For the first few days, Martha stays mostly in the house, but once she gets her strength back, she begins venturing out into a town unlike any she has ever seen. "It's so quiet," she keeps saying, astonished that there could be such an absence of sound. "Where are the people? Where are the sirens?" Initially, she goes no farther than the street in front of Sheila's house, but soon she is taking walks, shopping at thrift stores for clothing, even attending services with Sheila at her church.

She gets a job, her first ever, cleaning houses for $4.50 an hour.
She enrolls in a community drug-rehabilitation program.
She opens a bank account, plays games with Sheila's kids, talks about bringing her own children to see Honesdale. Day by day, it seems, the hard place Martha comes from grows more remote.

Maybe this will work, Sheila starts to think.
Martha is thinking it, too.

"I want to stay off drugs, Martha tells Sheila one night. She has been here two weeks. They are in the kitchen, preparing dinner. Sheila is cutting up vegetables, and Martha is frying chicken. "I want an apartment, and I want my children back."

Sheila hugs her. Martha hugs back.

Outside, two of Sheila's children are in the backyard. MaryGwen is playing with a doll, and Easton is digging for worms.

Inside, Martha begins to talk about one of the welfare hotels she once stayed at with one of her babies.

"There was a ghost in there," she says matter-of-factly. "It used to bother me when I'd be asleep. It used to smash my head against the wall. That's when I really used to get high -because nobody would believe me."

"I believe you," Sheila says.

"Yeah, push my baby out of bed," Martha continues. "For no reason, I'd see my baby fall. I said, 'I gotta get out of here.' I went downstairs and said, 'Either change my room, or I'm getting the hell out of here.' I said, 'Did somebody die in that room?'"

Dinner is ready.

The next day, Sheila and Martha go for a drive in the country. It is a landscape Martha has never seen. The day is warm; and the car windows are down as Sheila drives by a cow pasture. "You got sewer problems way out here?" Martha asks.

Another day. Martha washes the dishes and forgets to turn off the water.

"I'm on a budget," Sheila says, explaining why the water needs to be shut off. "When I run out of money, I can't go out on the street and ask someone for more."

"You should," Martha says.
"If I did that, I'd be in trouble in this town," Sheila says.
Martha is incredulous. "Yeah?"

Later, Martha walks into town and comes back with a card for Sheila. "Thank you for caring about me and my family which you have never met and helping me with the situation that I'm in," she writes. "I will never forget you. This is a promise from my heart sincerely."

The next day, Martha, Sheila, and the children drive to the top of a cliff that overlooks Honesdale. The town is spread out beneath them, bathed in the perfect light of late afternoon.

"Look at it," Martha says. "It's nothing but a picture book."

That night, Martha telephones Rondu Thompson. She makes the call in the kitchen, but her voice, even when it's a whisper, can be heard in the living room.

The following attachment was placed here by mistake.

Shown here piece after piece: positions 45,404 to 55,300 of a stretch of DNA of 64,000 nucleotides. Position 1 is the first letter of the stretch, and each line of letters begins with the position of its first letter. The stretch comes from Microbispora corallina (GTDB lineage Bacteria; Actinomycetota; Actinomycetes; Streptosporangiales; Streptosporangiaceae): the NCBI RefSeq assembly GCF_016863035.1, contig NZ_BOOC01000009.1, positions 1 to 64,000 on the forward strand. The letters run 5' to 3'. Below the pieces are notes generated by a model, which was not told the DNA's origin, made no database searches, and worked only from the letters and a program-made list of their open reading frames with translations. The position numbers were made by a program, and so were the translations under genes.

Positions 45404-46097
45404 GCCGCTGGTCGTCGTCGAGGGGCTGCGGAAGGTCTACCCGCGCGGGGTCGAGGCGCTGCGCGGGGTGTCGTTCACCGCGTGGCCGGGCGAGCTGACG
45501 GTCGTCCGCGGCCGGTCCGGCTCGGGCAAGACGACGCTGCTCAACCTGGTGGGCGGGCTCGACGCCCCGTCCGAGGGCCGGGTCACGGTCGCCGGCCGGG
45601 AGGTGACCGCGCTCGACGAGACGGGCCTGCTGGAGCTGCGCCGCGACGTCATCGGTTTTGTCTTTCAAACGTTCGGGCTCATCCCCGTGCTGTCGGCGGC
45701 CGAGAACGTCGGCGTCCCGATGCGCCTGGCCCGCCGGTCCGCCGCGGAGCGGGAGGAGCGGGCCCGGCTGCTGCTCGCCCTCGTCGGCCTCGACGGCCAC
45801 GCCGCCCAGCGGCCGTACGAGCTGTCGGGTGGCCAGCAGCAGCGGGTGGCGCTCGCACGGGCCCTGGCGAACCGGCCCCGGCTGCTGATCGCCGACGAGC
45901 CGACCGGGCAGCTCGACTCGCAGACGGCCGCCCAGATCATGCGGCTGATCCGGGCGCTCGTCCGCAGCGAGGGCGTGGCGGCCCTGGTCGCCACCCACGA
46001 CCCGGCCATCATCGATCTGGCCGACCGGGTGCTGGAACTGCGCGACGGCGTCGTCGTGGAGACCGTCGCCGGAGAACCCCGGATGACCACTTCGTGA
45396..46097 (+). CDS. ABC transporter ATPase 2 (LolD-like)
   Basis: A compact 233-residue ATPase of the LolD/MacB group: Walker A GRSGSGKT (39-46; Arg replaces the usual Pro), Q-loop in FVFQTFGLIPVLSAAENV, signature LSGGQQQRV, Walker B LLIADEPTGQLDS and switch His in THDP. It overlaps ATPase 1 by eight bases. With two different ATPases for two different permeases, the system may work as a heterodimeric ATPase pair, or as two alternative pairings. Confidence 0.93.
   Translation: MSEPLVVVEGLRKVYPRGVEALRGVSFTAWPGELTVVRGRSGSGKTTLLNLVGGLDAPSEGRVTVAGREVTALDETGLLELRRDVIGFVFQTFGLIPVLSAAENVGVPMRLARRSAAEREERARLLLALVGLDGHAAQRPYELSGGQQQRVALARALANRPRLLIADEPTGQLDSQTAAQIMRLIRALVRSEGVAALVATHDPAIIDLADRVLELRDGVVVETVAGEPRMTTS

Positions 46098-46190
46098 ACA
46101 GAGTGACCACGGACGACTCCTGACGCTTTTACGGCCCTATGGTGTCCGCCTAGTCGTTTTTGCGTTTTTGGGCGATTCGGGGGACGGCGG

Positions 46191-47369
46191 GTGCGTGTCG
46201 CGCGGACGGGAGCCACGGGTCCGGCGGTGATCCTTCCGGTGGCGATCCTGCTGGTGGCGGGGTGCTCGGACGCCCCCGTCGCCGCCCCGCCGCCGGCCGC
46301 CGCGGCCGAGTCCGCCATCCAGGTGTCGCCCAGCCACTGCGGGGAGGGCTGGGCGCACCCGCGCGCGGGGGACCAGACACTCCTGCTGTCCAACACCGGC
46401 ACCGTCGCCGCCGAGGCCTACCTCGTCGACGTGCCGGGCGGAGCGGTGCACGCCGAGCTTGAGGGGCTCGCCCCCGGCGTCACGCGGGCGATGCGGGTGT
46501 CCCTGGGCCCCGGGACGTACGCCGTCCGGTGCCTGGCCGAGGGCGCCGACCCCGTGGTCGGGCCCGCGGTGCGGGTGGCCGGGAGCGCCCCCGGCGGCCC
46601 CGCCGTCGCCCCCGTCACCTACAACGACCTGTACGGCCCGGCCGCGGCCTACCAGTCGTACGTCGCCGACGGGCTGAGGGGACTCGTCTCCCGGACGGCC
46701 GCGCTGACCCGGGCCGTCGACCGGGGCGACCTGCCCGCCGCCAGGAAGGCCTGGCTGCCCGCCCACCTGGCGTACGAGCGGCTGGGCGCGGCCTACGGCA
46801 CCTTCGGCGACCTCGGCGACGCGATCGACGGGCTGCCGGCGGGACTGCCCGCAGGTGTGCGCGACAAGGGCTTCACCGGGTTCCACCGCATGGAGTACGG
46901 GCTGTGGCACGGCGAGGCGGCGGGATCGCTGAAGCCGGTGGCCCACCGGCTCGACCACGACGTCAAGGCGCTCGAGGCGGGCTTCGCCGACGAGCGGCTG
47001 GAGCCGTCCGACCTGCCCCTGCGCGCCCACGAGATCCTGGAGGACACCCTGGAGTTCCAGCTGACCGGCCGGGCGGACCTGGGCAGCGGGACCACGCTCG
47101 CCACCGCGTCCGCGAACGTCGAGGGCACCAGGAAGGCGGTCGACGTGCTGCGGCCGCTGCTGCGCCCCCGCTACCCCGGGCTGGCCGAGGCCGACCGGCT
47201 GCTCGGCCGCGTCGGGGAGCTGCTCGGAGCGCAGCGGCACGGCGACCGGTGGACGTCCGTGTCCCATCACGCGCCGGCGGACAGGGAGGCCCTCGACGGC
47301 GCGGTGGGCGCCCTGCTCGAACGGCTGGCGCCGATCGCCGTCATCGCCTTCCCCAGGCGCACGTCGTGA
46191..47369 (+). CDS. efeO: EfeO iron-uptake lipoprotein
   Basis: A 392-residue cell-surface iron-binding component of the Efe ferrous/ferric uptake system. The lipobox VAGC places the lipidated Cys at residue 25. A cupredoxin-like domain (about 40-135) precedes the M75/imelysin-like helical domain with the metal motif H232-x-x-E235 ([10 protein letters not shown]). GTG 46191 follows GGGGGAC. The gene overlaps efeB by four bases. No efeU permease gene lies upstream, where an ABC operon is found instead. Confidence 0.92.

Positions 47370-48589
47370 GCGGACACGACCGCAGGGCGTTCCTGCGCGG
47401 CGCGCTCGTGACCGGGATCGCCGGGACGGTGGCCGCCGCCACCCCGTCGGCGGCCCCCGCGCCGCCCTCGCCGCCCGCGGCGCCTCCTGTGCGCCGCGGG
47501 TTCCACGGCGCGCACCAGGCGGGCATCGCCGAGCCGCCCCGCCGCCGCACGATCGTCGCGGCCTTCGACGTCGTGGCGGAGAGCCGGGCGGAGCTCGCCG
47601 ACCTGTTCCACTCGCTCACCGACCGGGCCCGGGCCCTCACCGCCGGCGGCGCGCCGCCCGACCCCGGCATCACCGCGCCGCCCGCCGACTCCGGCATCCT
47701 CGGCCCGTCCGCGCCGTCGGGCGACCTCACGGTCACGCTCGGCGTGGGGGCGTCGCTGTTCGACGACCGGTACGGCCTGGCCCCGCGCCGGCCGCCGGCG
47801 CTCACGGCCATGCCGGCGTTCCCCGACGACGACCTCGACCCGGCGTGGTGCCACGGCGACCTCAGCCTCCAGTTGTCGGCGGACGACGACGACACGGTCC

"She's blended into this so easily," says Sheila, who is sitting on the couch. "Somewhere in her life, there must have been a season when things went right. Somewhere she learned good things."

Now Martha can be heard laughing.

"I never hesitated," Sheila goes on, explaining why she wanted to take Martha in. "Here's a person who was going to go back out on the street, and I knew what was going to happen. Maybe here she can see it can be done, that you can feel good about yourself."

Now Martha can be heard walking back and forth.

"I would like for her to stay here awhile. For months," Sheila continues. "If she went back in a month, what would she have? She wouldn't have an apartment, she wouldn't have money, she wouldn't have a job. She wouldn't have seen enough of the other side. I want her to have a life like anyone else. I want her kids to grow up and become healthy adults who have healthy kids. I'd like to see the cycle broken. What God has planned, I have no idea."

Martha has been on the phone twenty minutes. At last she hangs up, comes out to the living room, and says she'd like to go to New York to see her baby.

She goes by bus.

It is a Friday. Martha is supposed to see the baby Saturday, but there has been a mix-up. The baby, a social worker explains, has been moved to a new foster home, and there isn't enough time to reschedule the visit, not this weekend anyway.

Martha considers the idea of going straight back to Honesdale but decides that as long as she has come this far, she might as well stay a few days.

She goes to see Rondu, who works as a messenger for a graphic-arts firm. She goes for a walk past some of the places where she hung out.

"This is the haunted mansion where I used to live," she says, standing outside the Hotel Martinique, a homeless hotel that has been closed down by the city. "It was hell. People used to get stabbed, babies used to die in their cribs, people used to fall out of windows. It was never quiet. Sometimes it was all right, laughing and stuff in the hallways, but most of the time it was fighting, because somebody owed somebody money, or somebody was knocking on your door begging for food, something like that. I lived here eighteen months."

She goes past another homeless hotel called the Prince George, where she learned to smoke crack.

"I was paranoid," she says. "I'd think, 'Everybody is looking at me,' and 'Everybody wants to touch me.' Or a guy might be wanting to talk to me, 'How you doing, baby?' If I wasn't high, I wouldn't want no part of him, but I'd talk to him calmly. If I was high, I'd say, 'Get away from me! Stay away from me!' The expression on my face changes. I look totally different. You have to see it. I'm walking like a zombie."